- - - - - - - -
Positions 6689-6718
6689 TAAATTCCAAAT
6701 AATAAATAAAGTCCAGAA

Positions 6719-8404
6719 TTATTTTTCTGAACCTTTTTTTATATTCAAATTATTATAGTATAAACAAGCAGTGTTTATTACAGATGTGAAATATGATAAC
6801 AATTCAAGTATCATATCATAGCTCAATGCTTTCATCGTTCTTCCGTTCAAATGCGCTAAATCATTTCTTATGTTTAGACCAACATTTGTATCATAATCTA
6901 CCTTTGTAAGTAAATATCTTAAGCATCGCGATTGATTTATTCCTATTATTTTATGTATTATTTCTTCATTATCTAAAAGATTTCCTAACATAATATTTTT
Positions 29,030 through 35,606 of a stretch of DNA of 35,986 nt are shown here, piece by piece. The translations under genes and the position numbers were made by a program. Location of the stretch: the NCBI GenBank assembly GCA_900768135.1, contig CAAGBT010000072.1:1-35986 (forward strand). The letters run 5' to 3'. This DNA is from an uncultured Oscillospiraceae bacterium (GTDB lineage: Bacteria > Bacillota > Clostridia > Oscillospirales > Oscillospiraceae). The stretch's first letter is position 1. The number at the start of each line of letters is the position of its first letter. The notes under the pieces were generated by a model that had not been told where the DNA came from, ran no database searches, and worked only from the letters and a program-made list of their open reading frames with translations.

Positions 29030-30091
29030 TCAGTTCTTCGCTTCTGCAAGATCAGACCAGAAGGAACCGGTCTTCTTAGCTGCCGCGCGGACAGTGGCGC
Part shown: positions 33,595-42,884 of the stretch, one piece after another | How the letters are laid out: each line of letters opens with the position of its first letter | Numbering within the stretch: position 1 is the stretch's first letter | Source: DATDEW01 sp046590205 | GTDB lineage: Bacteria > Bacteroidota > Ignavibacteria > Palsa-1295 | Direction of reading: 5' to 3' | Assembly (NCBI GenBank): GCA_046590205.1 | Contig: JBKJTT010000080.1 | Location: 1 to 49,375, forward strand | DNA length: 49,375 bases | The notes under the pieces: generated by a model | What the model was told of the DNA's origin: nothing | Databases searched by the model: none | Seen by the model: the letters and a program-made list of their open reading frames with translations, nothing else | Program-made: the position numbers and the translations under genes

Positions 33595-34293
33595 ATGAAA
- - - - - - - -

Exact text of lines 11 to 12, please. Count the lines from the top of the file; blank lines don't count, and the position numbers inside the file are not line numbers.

Part shown: positions 33,595-42,884 of the stretch, one piece after another | How the letters are laid out: each line of letters opens with the position of its first letter | Numbering within the stretch: position 1 is the stretch's first letter | Source: DATDEW01 sp046590205 | GTDB lineage: Bacteria > Bacteroidota > Ignavibacteria > Palsa-1295 | Direction of reading: 5' to 3' | Assembly (NCBI GenBank): GCA_046590205.1 | Contig: JBKJTT010000080.1 | Location: 1 to 49,375, forward strand | DNA length: 49,375 bases | The notes under the pieces: generated by a model | What the model was told of the DNA's origin: nothing | Databases searched by the model: none | Seen by the model: the letters and a program-made list of their open reading frames with translations, nothing else | Program-made: the position numbers and the translations under genes

Positions 33595-34293